“My wife, is she—“

“No, it’s not your wife.”

The doctor put a hand on Father's shoulder and led him away to tell him what happened. When he was done, Father sank into a chair, his face in his hands. After a few minutes, he stood up perfectly straight, threw out his chest, and shook out his arms like that would make this horror end. He walked over to us.

“Okay. As if we don’t have enough to deal with, someone up there has thrown another disaster at us. First things first, I’m going to tell the doctor and nurses that they are not to tell your mother about her father’s death. I think we need to wait a few days until she’s strong enough to hear the news. I don’t know if that’s the right thing to do, and she might be angry at us for not telling her right away, but for now, I think it’s the best thing."

"I’m going to go down to the emergency room to formally identify his body, and then I’ll call a funeral home to make the necessary arrangements. If your mother is well enough to attend the funeral, she will. If not, she’ll have to grieve later.”

He stroked my hair and put his hand beneath my chin, doing the same to Max. “Okay? We’ll get through this together.”

Max and I nodded, but at that moment, I didn’t feel like we would even get through the day.


The next few days were a blur. I had mixed emotions about visiting the hospital. It was wonderful seeing Mother’s wounds healing, knowing that she’ll be able to come home soon, but I felt like we were lying to her by not telling her about her father. We buried Grandpa Nick in the plot next to Grandma Greta. It was a small group of mourners with Mother in the hospital and Alex in London. When we called Alex to tell him about his father’s death, he agreed that we should wait a few days to tell Mother. We lost the connection before we could update him on her condition, but the call lasted long enough for him to know that she was getting better. I can’t imagine how he feels, being thousands of miles away from these family tragedies and not being able to help.

Finally, Mother was well enough to come home. This past week felt like the longest in my life. The nurse showed me how to change her bandages, thinking she’d be more comfortable with a woman doing it, and the doctor reviewed the warnings on the medications he prescribed. The dosage recommendations have to be strictly followed, and the pills should not be taken at the same time.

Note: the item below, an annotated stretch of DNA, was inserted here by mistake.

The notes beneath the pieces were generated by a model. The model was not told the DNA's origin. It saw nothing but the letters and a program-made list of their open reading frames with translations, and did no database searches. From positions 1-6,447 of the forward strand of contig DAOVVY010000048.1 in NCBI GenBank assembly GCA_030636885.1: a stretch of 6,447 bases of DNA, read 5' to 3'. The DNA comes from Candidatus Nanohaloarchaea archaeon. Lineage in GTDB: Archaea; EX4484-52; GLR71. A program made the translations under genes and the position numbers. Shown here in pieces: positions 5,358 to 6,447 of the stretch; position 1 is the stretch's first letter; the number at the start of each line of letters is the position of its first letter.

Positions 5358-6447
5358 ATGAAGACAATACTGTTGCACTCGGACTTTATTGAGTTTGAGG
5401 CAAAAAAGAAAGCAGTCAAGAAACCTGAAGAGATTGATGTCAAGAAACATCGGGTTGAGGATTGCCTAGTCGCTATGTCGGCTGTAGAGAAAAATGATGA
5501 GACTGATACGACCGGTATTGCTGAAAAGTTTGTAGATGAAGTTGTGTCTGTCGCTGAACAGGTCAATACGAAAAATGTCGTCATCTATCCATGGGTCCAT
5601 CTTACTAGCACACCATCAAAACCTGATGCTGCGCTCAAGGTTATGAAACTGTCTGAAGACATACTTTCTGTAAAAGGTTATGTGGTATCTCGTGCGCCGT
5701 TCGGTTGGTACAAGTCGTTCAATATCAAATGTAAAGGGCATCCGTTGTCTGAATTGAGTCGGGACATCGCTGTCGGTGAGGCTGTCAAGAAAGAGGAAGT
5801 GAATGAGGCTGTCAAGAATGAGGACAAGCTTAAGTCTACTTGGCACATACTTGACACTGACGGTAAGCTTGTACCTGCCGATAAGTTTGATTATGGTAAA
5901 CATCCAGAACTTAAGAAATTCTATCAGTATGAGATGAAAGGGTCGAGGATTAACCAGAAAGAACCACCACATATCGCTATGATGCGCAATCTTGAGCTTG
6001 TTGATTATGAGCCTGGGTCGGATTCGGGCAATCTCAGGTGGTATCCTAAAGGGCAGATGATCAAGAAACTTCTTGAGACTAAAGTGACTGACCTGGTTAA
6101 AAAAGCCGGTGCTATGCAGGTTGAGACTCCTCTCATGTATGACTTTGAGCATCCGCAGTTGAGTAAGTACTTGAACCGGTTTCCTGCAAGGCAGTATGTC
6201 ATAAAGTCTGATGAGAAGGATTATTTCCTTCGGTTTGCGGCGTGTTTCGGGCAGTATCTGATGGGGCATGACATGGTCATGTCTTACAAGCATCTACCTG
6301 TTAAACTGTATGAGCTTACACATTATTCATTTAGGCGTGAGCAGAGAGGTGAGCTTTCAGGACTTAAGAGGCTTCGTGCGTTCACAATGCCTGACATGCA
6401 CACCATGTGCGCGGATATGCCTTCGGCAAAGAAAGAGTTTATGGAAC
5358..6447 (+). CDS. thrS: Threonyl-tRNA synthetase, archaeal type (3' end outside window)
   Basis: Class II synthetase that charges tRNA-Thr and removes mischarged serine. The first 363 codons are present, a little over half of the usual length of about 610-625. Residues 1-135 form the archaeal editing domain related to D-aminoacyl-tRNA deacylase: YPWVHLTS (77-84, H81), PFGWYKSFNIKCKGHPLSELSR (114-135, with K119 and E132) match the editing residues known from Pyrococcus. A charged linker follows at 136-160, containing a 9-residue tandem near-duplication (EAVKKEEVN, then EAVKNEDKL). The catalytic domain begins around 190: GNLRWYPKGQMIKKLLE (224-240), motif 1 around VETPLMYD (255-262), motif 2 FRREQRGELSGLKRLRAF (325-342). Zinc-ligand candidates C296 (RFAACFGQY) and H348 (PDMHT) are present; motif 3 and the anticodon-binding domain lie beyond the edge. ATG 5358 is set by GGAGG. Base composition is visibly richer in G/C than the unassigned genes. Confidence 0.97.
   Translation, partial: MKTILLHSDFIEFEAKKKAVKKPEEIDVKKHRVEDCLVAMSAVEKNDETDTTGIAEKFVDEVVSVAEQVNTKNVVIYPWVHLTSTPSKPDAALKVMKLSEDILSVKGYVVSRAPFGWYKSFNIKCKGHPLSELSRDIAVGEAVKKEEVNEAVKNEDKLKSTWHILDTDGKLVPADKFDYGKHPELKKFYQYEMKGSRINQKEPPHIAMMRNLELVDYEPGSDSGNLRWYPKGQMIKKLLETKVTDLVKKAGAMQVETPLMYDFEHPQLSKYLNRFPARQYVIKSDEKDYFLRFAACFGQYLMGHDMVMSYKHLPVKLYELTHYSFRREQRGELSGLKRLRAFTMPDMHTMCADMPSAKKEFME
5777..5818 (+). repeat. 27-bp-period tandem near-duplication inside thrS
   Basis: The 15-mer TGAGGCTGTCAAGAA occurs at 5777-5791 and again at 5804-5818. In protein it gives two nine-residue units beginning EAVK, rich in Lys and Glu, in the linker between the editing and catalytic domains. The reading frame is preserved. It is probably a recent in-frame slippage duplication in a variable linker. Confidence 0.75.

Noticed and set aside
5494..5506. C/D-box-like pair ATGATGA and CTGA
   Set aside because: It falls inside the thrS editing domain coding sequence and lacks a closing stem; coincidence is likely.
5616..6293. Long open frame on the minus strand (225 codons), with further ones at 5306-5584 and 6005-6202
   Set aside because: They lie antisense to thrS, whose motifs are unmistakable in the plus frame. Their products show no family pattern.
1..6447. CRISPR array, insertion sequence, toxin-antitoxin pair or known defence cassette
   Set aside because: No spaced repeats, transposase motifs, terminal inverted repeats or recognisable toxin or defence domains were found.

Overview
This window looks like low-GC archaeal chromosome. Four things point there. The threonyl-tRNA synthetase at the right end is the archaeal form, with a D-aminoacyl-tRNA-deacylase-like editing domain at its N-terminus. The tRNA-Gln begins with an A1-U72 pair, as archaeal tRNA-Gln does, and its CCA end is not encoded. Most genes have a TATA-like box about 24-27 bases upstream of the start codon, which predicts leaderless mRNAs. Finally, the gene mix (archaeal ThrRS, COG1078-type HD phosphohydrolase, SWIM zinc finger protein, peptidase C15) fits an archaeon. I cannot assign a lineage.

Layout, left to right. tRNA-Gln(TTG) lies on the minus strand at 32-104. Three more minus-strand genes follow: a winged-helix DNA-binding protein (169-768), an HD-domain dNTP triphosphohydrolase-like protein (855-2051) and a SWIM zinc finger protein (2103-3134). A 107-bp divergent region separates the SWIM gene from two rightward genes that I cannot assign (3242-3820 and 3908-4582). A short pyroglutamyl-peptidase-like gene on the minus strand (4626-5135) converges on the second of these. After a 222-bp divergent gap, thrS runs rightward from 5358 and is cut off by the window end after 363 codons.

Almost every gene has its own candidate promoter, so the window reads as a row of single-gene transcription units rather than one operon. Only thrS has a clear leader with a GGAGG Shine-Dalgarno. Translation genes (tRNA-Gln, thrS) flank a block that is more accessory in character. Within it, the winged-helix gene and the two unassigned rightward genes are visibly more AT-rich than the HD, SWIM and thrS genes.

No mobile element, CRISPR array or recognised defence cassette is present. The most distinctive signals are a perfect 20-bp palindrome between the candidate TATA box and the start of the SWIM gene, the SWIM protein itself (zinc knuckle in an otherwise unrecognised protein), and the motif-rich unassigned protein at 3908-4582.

When we arrived home, Uncle Jozef and Aunt Rose were there with little Viktor, who greeted us at the door with a very loud "Welcome Home!" and a flower. Rose had been cooking all day, and there was a beautiful bouquet of flowers in the vase on the table. Mother began to cry, so Father helped her into the bedroom to rest. By the time he came out, Rose and I had set the table, and we were ready to sit down to eat. Father looked tired and needed a good meal. Rose brought a bowl of broth into the bedroom for my mother, and she was in there a long time. Tomorrow will be the first day of our journey back to normal, but I’m beginning to forget what normal looks and feels like.

Father woke early the next morning. He wanted to go to the office for a little while, figuring that Mother would sleep most of the day. Shortly after he left, however, she was in the kitchen making breakfast for me and Max.

“Mother, what are you doing? I asked. “You’re supposed to be resting. I can take care of things until you’re well enough.”

She nodded with a sigh, keeping both hands on the counter as she walked toward the kitchen table and gingerly lowered herself into a chair. Max and I finished getting breakfast ready. Mother didn’t eat much, but she said that after a week of hospital food, even simple toast and jam was a treat. There was a lot of tension at the table. Max and I didn’t know what to talk about.

“We need to check in on my father,” Mother said, breaking the silence.

Max and I looked at each other. “Yes, soon, when you’ve recovered a bit,” Max said. Neither of us made eye contact with her.

“Is something wrong? Something you’re not telling me?”

I kept my eyes on my toast.

“Tell me now, or I’ll call your father at work,” she said, grimacing as she began to stand.

“No, no, sit,” Max said, helping her back down into her seat. “We’ll tell you.”

 And we did, or rather Max did. I sat there quietly, seeing the disbelief in her eyes. I walked around the table to put my arms around her, but she pushed me away as she stood and shuffled into the bedroom, closing the door behind her.

We decided to let her rest, so Max and I tried to busy ourselves with reading. Peter called to check on us. He asked if he could come by after dinner, but I told him that today wasn’t a good day. Soon though. Not long into our conversation, Max took the phone, and he whispered with Peter for almost a half-hour.

Father came home for lunch, so I heated up some of the stew that Aunt Rose left for us. We told him that we had to tell Mother about her father. He hurried to the bedroom, but the door was locked, and Mother wasn’t responding to his requests to open it. He went for a screwdriver and removed the doorknob. Max and I peered in as he went to the bed. She appeared to be sleeping.

“Zofia,” Father whispered, stroking her hand. “Zofia,” a little louder now, shaking her arm. “Zofia!”

I stepped into the room and noticed a pill bottle on the floor.

“Father, look,” I said.

He reached down and picked up the bottle. It was empty.

 “Zofia! No, no, why!”

Max ran to the phone to call for an ambulance.

“Oh Zofia,” Father whispered, rocking her in his arms.

I wanted to go to the bed and hug them, but it was as if my feet were stuck in quicksand.

“They’ll be here in a few minutes, “Max said from the doorway. He couldn’t bring himself to step into the room.

A few minutes? We all knew it was already too late.